Call me old-fashioned, but I believe in evil. I believe that evil is a positive force (i.e., not just the absence of good), and I believe that evil can take control of individuals and communities and systems. Sometimes, that evil manifests itself in the political process (e.g., disenfranchisement). Often it shows up in economics (e.g., pay day lending practices). Frequently, it plagues human relationships (e.g., abuse). And I even believe that, in rare circumstances, it can possess a person in a real, total, physical-and-spiritual way that we call "demonic possession."
Let me be clear that I do not believe that mental illness or neurological disorder is akin to demonic possession. I'm sure that many of the exorcisms in ancient times were misprescribed solutions for things like epilepsy and schizophrenia. No, I don't think that people who do bad things are necessarily demon possessed. There's a difference between the effects of sin and the effects of demonic spirits taking over an individual's life. No, I've never encountered someone in my ministry who has suffered from demonic possession or demonic attachment (a less significant, incomplete manifestation of evil in a person or place), but I believe it happens, and I think we should take it seriously.
Take it seriously? Yes, that's right. We should take evil seriously--not because we ever expect to meet someone who is possessed by a demon but because we encounter other, not-as-complete-as-possession-but-as-real-as-it-gets effects of evil every day. If evil is powerful enough to take over someone or a group of someones completely, imagine how easily it can begin to shape us and the world around us.
In Sunday's RCL gospel lesson (Mark 1:21-28), we read that Jesus, when confronted by "a man with an unclean spirit," rebuked the spirit and ordered it to come out of the man. We aren't told what happened to the man. He never even says a word. But we are clear that the response of the congregation was amazement: "A new teaching--with authority! He commands even the unclean spirits, and they obey him." Jesus, it seems, is able to exercise authority and power and control over even the powers of evil. And that, I think, is the importance of this passage.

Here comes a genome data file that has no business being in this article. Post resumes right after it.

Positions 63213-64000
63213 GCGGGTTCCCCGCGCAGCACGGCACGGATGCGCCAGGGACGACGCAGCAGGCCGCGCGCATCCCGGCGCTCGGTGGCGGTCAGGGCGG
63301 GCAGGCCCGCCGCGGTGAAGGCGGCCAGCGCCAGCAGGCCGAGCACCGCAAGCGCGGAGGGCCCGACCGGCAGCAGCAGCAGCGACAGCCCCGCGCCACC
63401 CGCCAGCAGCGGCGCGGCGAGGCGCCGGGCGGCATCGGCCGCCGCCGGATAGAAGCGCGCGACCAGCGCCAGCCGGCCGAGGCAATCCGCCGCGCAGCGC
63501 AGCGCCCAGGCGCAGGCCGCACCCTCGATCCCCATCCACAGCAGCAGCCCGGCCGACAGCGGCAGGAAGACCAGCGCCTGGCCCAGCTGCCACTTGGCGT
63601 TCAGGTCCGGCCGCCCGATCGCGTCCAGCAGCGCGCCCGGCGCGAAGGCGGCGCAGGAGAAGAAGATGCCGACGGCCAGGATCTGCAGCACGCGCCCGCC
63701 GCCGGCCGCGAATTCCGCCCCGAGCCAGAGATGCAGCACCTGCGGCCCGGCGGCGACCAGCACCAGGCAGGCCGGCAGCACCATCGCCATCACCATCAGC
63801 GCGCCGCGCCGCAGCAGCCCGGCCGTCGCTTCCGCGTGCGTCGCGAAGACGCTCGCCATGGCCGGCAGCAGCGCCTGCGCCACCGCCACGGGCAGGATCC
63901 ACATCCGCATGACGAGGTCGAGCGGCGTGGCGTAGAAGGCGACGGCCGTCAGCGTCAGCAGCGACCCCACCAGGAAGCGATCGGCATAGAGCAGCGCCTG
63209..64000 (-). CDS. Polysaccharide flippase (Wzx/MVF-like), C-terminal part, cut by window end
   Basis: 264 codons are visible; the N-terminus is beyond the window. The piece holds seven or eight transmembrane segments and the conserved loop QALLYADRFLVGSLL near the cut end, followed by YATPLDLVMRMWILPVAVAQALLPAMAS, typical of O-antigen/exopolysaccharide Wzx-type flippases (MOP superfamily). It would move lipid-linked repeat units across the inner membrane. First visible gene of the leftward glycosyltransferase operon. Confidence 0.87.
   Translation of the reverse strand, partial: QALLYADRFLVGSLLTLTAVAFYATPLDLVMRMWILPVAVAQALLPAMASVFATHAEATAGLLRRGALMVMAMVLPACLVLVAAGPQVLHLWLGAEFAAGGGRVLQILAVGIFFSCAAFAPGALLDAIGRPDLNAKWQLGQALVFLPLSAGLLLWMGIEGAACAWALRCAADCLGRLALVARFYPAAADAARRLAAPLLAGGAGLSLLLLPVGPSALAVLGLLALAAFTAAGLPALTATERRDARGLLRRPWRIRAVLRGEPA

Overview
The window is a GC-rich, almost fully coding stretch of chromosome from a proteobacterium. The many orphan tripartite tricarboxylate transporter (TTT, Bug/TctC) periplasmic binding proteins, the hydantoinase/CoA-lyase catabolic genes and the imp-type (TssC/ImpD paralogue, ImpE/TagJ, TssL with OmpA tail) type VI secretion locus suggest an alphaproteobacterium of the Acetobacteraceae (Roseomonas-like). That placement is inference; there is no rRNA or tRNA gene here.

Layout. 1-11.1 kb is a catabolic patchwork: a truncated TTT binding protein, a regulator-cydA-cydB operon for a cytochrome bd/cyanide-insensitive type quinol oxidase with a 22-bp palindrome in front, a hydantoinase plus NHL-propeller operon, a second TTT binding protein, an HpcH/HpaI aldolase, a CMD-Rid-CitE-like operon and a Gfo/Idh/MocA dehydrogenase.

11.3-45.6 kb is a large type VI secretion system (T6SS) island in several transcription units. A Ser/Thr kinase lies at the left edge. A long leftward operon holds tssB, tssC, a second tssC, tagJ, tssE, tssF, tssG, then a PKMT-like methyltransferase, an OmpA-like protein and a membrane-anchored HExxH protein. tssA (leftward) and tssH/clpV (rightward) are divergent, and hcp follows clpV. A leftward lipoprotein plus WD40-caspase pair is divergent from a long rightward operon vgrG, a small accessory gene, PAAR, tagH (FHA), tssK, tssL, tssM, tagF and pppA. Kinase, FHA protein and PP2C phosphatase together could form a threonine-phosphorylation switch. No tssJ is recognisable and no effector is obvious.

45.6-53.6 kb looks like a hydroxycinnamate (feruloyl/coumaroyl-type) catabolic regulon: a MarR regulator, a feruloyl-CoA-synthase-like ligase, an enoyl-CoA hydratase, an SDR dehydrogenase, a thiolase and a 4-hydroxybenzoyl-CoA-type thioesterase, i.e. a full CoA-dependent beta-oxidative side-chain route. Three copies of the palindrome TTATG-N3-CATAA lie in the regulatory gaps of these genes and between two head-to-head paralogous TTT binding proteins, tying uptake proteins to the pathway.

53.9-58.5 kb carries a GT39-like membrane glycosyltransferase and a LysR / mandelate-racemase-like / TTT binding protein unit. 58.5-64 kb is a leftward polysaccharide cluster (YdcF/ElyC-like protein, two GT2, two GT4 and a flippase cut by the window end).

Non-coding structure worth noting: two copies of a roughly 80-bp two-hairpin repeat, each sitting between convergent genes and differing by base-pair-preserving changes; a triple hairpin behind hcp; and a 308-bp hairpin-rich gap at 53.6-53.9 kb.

In human history, Jesus stands alone as one who has authority over heaven and earth. That's what makes this gospel lesson significant. The people are discerning just how new Jesus' authority is. He isn't just a teacher or preacher who "talks the talk." He has the power to back up his words and do something about it. In other words, Jesus isn't just advocating for the good and preaching against that which is evil. He is actually standing up against the forces that work to undermine God's reign and defeating them.
What about us? What about those who act in Jesus' name? Can we do the same? Should we try?
No, I don't advocate stocking up on holy water and crucifixes. No, I'm not calling for Christians to prepare to fight in the zombie apocalypse. Yes, there is a time and place for exorcism, but I don't expect to find it. I do, however, expect to take a stand against evil. And there's a difference between simply preaching a message against the evils of the world and actually standing up against evil.
To call upon Jesus' name and stand against evil means confrontation. It means a power-struggle. It means using the power of God to wrest power away from those whom evil has corrupted. It might start with preaching, but it's more than preaching. It means performing actions that reflect those words.
What does it mean to stand up against evil in the 21st century? Some might call that a fight for social justice, and maybe that's an example of it, but I don't want to limit the battle against evil to "sticking up for the little guy." To fight evil in Jesus' name means not merely looking the oppressor in the eye and calling for justice but to stare Satan in the face and repudiate his claim in this world. Who's up for that?